Amazon chief Jeff Bezos is putting $2bn (£1.5bn) into a charitable fund he has established to help the homeless and set up a new network of schools.
The world's richest man announced the move in a tweet, saying the charity would be called the Day One Fund.
Mr Bezos - reportedly worth more than $164bn - has faced criticism for not doing more philanthropic work.
And US Senator Bernie Sanders has criticised working conditions in Amazon warehouses.
Mr Bezos asked on Twitter last year for suggestions on how he might use his personal fortune, which this year has soared due to Amazon's surging share price and US tax cuts.
He said on Thursday that the "Bezos Day One Fund" will contribute to "existing nonprofits that help homeless families" and also fund "a network of new, nonprofit, tier-one preschools in low-income communities".
The fund will be split between Day 1 Families Fund and Day 1 Academies Fund.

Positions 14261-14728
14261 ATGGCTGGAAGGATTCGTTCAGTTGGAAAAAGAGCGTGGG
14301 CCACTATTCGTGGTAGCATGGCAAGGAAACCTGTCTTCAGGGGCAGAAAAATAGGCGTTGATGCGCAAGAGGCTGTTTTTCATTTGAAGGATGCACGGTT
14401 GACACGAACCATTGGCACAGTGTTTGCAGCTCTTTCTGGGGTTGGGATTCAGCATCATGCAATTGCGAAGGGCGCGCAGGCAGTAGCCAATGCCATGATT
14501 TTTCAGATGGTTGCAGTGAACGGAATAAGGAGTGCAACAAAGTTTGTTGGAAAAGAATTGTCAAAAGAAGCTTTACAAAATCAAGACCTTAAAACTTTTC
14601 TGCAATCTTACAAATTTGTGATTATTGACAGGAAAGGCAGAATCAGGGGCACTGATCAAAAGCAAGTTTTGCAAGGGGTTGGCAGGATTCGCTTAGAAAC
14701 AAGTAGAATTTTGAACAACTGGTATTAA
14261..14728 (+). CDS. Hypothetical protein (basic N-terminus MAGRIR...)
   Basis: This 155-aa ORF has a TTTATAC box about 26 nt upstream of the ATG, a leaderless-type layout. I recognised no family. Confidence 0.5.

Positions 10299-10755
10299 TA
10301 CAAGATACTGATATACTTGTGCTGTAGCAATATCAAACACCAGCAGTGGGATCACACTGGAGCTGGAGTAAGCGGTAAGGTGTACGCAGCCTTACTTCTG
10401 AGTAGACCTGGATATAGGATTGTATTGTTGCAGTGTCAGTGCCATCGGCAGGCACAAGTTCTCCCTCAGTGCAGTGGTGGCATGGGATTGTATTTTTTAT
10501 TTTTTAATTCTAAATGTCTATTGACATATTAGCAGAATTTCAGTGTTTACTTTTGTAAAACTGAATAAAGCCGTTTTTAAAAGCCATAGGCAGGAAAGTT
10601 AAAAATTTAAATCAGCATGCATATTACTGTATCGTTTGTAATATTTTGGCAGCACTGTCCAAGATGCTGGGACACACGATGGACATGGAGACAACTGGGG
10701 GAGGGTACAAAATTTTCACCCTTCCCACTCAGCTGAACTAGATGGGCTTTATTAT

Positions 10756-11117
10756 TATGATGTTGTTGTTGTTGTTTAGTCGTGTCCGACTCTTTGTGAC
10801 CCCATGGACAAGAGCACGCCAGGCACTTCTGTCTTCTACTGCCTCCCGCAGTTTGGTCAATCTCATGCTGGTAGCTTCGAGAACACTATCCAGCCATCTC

"The Day 1 Families Fund will issue annual leadership awards to organizations and civic groups doing compassionate, needle-moving work to provide shelter and hunger support to address the immediate needs of young families," Mr Bezos said in a tweet.
The Day 1 Academies Fund will launch and operate a network of high-quality, full-scholarship, Montessori-inspired pre-schools in low-income and underserved communities, he said. "We will build an organization to directly operate these schools," he added.
Earlier this month Amazon, which Mr Bezos founded in 1994, became only the second stock market company to be valued at $1tn. Apple reached that milestone a few weeks earlier.
Despite the huge amount of money being given, it is far less than the philanthropy of other billionaires such as Microsoft's Bill Gates, who has donated tens of billions to his foundation, and Facebook's Mark Zuckerberg, who has pledged to donate 99% of his shares in the social media giant to an organization focused on public good.
The $2bn also falls short of the "giving pledge" initiative launched by Mr Gates and billionaire investor Warren Buffett, who have encouraged wealthy individuals to pledge half their fortunes for philanthropy.
Mr Bezos, who operates the Blue Origin space rocket project and who owns the Washington Post newspaper, has given donations to a scheme to help the children of immigrants, cancer research, and Princeton University.